Middle East
US forces release Iraq leader's son
Shia party supporters condemn Ammar al-Hakim's brief arrest at Iran border crossing.
Last Modified: 24 Feb 2007 02:29 GMT
Despite a security operation, Baghdad has seen no
let-up in deadly attacks on civilians [EPA]
US troops detained the eldest son of Abdul-Aziz al-Hakim, Iraq's most influential Shia politician, for nearly 12 hours on Friday before releasing him, according to officials.
Ammar al-Hakim was taken into custody at the Zirbatyah crossing point between Iran and Iraq along with his security guards, Jamal al-Sagheer, his father's secretary, said.
Al-Hakim's father  is leader of the Supreme Council for the Islamic Revolution in Iraq (SCIRI), Iraq's largest political group.
Ammar heads a charity dedicated to the memory of his uncle, Grand Ayatollah Mohammed Baqir al-Hakim, who was killed in a car bombing in 2003.

Shia reaction to the detention was quick and sharp.



Hamid Majid Moussa, an Iraqi minister, told Al-Furat television: "What happened is unacceptable and an apology must be offered ... The Iraqi government and the American forces must put an end to such transgressions."


In Basra, about 300 SCIRI supporters protested against the detention.


Ammar al-Hakim, who was detained by US
 forces on Friday, heads a charity [AFP]

"No, no to America," they chanted. "No, no to Satan."

Hameed Moalah, a Shia minister close to al-Hakim, said he was not sure what message Washington was trying to send, "but it is certainly a negative one".


Zalmay Khalilzad, the US ambassador to Iraq, issued a rapid apology.


He said: "I am sorry about the arrest. We don't know the circumstances of the arrest and we are investigating and we don't mean any disrespect to Abdul-Aziz al-Hakim or his family."


Al-Hakim's bloc carries the strongest voice in the 275-seat parliament.


It also maintains very close ties to Iran, which has hosted the elder al-Hakim and other SCIRI officials before the fall of Saddam Hussein in 2003.


'Imposing order'


To reinforce US worries about Iraq's stability, Jack Keane, a top Pentagon envoy and a retired army general, acknowledged that the "violence is too high" for Iraqi forces to handle alone.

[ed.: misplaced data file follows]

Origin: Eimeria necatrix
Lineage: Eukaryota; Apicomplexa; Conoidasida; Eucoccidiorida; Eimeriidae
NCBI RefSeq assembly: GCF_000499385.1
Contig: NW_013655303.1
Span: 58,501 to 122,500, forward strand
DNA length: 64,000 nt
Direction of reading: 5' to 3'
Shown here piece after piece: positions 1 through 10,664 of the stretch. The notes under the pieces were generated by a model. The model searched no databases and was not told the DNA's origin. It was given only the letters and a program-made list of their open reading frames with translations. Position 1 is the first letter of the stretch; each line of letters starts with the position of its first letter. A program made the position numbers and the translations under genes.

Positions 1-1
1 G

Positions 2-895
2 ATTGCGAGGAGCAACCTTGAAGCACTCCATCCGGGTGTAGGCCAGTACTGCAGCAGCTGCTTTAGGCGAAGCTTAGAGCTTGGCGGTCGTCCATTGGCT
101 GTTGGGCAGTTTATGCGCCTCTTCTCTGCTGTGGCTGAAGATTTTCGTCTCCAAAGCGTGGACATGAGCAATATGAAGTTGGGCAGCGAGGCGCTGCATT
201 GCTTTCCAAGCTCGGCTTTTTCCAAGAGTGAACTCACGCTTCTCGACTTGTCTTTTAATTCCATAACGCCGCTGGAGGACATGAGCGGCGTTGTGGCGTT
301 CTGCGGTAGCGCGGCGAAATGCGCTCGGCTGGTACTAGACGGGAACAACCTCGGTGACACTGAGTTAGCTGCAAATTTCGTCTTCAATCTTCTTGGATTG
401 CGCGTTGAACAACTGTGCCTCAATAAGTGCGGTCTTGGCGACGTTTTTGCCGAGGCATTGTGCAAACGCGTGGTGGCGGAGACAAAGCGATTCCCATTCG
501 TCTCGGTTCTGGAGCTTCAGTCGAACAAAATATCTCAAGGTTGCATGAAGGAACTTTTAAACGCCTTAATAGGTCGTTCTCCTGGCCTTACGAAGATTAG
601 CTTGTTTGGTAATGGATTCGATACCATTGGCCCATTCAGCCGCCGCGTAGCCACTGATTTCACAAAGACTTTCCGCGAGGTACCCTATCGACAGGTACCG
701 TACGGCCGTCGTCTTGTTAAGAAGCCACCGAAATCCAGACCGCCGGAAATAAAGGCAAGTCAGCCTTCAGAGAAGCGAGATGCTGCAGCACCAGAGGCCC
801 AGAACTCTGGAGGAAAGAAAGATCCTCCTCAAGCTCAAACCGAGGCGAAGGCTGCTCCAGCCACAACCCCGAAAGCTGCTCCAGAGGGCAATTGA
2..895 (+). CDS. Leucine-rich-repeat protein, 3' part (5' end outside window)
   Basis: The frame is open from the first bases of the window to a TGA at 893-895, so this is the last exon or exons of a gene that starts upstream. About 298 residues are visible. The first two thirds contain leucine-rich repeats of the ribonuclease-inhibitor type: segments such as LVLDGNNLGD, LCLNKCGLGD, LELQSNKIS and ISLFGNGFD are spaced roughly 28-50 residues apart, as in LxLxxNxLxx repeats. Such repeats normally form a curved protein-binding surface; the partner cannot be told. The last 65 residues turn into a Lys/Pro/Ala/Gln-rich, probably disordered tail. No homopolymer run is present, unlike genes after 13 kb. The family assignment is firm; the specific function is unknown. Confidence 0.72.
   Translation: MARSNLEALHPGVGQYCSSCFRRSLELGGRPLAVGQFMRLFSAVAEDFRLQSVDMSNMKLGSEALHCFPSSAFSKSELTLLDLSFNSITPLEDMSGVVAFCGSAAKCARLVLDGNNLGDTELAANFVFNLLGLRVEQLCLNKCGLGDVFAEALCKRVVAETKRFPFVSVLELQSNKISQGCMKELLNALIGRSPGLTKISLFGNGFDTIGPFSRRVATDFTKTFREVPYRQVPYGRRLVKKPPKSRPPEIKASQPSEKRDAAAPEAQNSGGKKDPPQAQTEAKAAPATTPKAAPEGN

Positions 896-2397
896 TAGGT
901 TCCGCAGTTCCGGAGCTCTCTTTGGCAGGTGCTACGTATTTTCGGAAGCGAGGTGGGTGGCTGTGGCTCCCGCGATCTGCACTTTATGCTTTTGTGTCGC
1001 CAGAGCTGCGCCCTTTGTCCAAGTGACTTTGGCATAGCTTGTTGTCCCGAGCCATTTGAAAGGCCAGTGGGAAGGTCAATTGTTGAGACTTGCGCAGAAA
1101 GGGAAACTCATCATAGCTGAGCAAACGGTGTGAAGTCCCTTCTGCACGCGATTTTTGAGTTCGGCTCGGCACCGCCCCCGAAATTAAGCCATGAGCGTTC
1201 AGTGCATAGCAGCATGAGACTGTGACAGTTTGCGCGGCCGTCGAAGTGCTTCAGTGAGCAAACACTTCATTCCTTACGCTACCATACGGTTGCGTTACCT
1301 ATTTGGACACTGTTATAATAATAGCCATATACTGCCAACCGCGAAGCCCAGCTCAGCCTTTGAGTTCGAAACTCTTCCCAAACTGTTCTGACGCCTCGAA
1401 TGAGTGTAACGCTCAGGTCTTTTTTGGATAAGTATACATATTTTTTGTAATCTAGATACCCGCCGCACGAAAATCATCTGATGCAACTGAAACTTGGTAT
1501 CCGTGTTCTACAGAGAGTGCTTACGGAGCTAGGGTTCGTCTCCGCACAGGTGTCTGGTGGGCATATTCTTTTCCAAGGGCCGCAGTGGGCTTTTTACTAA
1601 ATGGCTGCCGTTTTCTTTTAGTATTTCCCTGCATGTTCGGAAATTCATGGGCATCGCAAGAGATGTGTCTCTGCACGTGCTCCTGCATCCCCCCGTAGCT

US officials said four US soldiers were killed on Thursday in combat in Anbar province, but did not give specific locations or circumstances for the deaths.


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A US soldier was injured when a roadside bomb exploded in the southern Iraqi city of Diwaniya.

In the southern city of Basra, police said they arrested Issa Abdul-Razzaq Ahmed, a suspected Sunni fighter.


Mohammed al-Moussawi, a provincial police commander, said that Ahmed, 22, is on Iraqi interior ministry's most-wanted list, accused of financing and recruiting fighters.


Meanwhile, Sunni clerics used their Friday sermons to demand justice for two women who were allegedly raped by the mainly Shia led security forces.

Abu Hamza al-Muhajir, the self-proclaimed al-Qaeda leader in Iraq, has called on his followers to step up attacks on Iraqi security forces to avenge the rapes in Baghdad and the northern town of Tal Afar near the Syrian border.

"Go ahead with God's blessing and engulf their checkpoints in fire, destroy their homes, and spill their blood to flow as streams," he said in an audio tape released on the internet.


Mounting casualties


According to the Associated Press, at least 1,897 Iraqi civilians had been wounded as of Friday. 


The actual number of casualties is believed to be far higher as many go unreported and dangerous conditions in Iraq make it difficult to collect and verify information.

In Ramadi, medical sources at a hospital said that 26 Iraqis, including four women and a child, were killed in a US air strike on one of the city's neighbourhood.


In Baghdad, Iraqi police found 14 unidentified bodies on Thursday.


In the northern city of Mosul, 10 bodies, one of an army captain, were found while another four bodies were found in Kirkuk.

Aljazeera and Agencies
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